Hull Amplifiers’ Model H5
Price: $3,199 (list)
A beat-up ol’ blackface amp can be a thing of beauty, like an old muscle car showing its miles in patches of gray Bondo. But there’s something to be said for an amplifier that’s truly as beautiful to look at as it is to play, with a cabinet so gorgeous it could serve as fine furniture. Thomas Hull’s Model H5 is such an amp.
Made of solid, highly figured flame maple and expertly joined, the Model H5’s cabinet is finished in a deep, transparent maroon nitrocellulose lacquer polished to a high gloss. The front is woven wicker, bringing to mind the caned seats of a Michigan cedar-strip canoe, and the hand-formed chassis gleams in mirror-black, powder-coated elegance, with controls that exemplify a form-follows-function ethos. Imagine a cherry ’burst sitting next to this amp, plugged in and patiently waiting for you to come and play. They would embarrass each other with their matching tiger stripes.
Hull brings to amp building a history with electronics that dates back to his youth in the ’60s, beginning with a rewired Wurlitzer jukebox amp and experiments with a blackface Bandmaster and a Vox AC30. The idea for the H5 came from watching guitarist Kenny Vaughan on “The Marty Stuart Show.” Hull notes that Vaughan was playing a blond Tele through a small Fender Princeton, yet producing a tone so big and twangy that it could not be ignored. He describes the H5 as a “Princeton Reverb on steroids.” The wattage is ramped up using JJ Electronic 6L6 power tubes and big, custom-made transformers to handle the extra power. Hull folds and punches his own chassis, and all of the wiring is point-to-point, using only the best components, Sprague capacitors, and carbon comp resistors. You can generally judge an amp by the quality of its solders, and Hull’s are impeccable. The amp comes equipped with reverb (which is always on and controlled with a single knob) and tremolo (with only a speed knob and a single “door-stop” footswitch). The tone stack is completed with a simple Bass and Treble knob setup. It’s straightforward simplicity with no need for an owner’s manual. If you can’t figure out this amp, you’re probably having trouble plugging in your guitar.
Many boutique amplifiers are back-breaking heavy, owing to solid hardwood construction and big-time metal in the transformers. But the H5 is surprisingly light, due in part to the use of a single Jensen P12Q speaker. You could gig with this amp, but I’d be a bit of a Nervous Nelly about dinging that lovely finish or having the cane speaker cover kicked in by one of my band mates’ size 13s. The H5 comes with a heavy suede cover, but it’s mainly to keep the dust off the woodwork and electronics. There’s no doubt that the H5 is sturdily built, but it would be wise to invest in a road case if you’ve got the travelin’ bone.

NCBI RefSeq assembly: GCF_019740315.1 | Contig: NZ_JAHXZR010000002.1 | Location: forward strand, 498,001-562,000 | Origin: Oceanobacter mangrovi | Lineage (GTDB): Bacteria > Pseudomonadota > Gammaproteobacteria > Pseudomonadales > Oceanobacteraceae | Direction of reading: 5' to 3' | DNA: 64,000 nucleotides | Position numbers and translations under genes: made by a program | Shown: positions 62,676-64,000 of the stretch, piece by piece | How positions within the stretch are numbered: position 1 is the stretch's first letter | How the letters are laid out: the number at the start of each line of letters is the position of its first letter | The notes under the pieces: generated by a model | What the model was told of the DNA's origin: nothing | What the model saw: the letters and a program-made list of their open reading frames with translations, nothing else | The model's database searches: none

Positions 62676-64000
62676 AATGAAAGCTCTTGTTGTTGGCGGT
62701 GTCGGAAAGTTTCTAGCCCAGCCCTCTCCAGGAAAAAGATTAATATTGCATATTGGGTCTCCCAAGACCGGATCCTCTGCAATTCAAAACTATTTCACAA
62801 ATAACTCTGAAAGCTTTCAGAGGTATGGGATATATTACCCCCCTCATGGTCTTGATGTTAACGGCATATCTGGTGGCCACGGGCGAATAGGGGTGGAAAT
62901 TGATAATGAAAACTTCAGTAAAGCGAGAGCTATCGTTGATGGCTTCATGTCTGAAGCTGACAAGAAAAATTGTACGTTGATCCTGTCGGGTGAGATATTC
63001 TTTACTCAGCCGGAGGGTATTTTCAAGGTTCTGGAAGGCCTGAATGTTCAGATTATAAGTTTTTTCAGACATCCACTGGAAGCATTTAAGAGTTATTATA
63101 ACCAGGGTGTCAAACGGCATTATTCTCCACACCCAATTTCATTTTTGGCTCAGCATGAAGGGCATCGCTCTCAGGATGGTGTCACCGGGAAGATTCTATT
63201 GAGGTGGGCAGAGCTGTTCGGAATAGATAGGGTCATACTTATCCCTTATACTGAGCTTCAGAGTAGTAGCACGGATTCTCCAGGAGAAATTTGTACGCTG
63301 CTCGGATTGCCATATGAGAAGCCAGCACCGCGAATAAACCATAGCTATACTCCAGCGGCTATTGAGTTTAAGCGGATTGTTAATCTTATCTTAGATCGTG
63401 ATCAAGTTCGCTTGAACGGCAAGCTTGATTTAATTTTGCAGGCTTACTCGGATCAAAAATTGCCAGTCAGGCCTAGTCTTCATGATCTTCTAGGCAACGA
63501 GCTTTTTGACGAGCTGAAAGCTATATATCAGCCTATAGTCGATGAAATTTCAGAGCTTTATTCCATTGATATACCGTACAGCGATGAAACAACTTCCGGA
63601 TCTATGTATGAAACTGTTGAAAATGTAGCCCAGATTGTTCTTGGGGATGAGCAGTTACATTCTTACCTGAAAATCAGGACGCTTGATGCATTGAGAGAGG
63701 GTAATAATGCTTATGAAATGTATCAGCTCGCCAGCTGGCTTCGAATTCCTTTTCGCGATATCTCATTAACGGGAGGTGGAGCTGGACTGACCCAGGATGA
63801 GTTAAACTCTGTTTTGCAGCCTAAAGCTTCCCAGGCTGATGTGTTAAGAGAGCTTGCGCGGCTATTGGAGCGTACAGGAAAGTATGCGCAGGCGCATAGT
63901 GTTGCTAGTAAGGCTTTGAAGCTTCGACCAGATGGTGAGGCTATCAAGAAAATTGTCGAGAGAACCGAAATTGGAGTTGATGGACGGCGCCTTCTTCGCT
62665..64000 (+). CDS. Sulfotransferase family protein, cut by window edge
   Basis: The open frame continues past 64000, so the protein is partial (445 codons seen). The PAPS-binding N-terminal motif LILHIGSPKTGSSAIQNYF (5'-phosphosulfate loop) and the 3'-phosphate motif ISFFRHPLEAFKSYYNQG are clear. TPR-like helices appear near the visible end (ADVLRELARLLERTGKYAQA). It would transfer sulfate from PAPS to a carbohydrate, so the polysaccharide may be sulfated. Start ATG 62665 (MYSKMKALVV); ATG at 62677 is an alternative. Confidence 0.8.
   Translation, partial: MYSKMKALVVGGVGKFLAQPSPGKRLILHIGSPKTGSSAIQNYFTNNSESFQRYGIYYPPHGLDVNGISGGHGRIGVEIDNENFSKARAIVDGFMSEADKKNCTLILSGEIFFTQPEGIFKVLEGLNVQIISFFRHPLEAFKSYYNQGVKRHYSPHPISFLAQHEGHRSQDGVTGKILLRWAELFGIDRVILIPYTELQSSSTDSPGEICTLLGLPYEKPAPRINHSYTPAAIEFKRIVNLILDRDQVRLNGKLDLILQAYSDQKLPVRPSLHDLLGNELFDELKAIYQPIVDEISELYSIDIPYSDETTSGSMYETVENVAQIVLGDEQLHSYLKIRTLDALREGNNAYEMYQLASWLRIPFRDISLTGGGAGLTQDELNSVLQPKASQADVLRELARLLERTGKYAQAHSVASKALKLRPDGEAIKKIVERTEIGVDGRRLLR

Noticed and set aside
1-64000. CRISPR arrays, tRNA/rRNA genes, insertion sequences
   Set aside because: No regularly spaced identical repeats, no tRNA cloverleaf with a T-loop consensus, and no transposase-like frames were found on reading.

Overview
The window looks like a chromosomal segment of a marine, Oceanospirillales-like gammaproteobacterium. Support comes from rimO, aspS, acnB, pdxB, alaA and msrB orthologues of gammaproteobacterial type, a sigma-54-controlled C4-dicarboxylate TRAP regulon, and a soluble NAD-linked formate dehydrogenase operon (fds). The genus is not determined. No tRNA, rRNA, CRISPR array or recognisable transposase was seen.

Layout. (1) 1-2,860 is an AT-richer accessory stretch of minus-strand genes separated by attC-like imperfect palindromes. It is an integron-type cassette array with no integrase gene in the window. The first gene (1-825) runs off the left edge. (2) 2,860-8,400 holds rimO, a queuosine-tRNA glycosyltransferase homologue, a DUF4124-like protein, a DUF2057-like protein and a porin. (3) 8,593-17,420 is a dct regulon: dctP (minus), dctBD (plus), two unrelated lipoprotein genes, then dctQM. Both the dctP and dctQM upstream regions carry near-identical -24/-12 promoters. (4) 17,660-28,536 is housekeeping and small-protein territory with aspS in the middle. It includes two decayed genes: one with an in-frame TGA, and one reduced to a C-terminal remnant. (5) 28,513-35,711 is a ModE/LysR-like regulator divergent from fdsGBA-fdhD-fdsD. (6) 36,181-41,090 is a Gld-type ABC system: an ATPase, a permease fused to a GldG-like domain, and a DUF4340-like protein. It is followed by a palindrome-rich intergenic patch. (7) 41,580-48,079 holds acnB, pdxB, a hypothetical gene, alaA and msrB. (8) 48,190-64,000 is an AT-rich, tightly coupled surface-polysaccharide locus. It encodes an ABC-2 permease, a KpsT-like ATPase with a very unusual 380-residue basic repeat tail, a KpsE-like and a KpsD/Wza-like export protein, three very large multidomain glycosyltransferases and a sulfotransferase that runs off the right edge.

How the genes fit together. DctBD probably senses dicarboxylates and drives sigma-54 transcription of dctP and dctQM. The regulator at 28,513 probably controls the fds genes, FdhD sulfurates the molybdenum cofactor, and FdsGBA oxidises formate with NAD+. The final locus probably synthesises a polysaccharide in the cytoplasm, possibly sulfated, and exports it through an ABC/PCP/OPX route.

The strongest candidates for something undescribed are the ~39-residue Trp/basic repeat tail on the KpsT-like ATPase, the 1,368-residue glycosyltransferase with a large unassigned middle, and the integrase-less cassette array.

Sonically, the H5 is every bit as beautiful as it looks. It’s dead quiet, even with the gain turned way up. And the tremolo adds nary a hum. The spring reverb is Dick Dale deep, and tremolo speed can be turned down to the point where it gives up a syrupy Magnatone-like vibrato tone. At higher gain, the amp breaks up nicely, particularly with humbuckers, but no one is going to confuse it with a shredding machine. Really good amps excel at playing cleanly, and the H5 gives great twang with a Telecaster and smooth, jazzy tones with a flat-wound-strung Country Gentleman. The punchy bass response is particularly noteworthy, even at low volumes. And speaking of volume, at about 25 watts, this little amp can easily keep up with much bigger, battle-hardened brethren. For most players, the H5 would likely satisfy every sonic need, especially with the addition of an overdrive pedal.
A Hull amplifier is for someone who appreciates fine, hand-made electronics, quality craftsmanship, and exquisite tone, enjoyed in the relative safety of one’s own den or living room. There’s no shame in that – most of us don’t gig regularly, and when we do, we leave the good stuff at home where it will continue to inspire us. And with the Hull Model H5, most of our spouses wouldn’t think twice about letting us keep it next to the living room breakfront.
This article originally appeared in VG January 2015 issue. All copyrights are by the author and Vintage Guitar magazine. Unauthorized replication or use is strictly prohibited.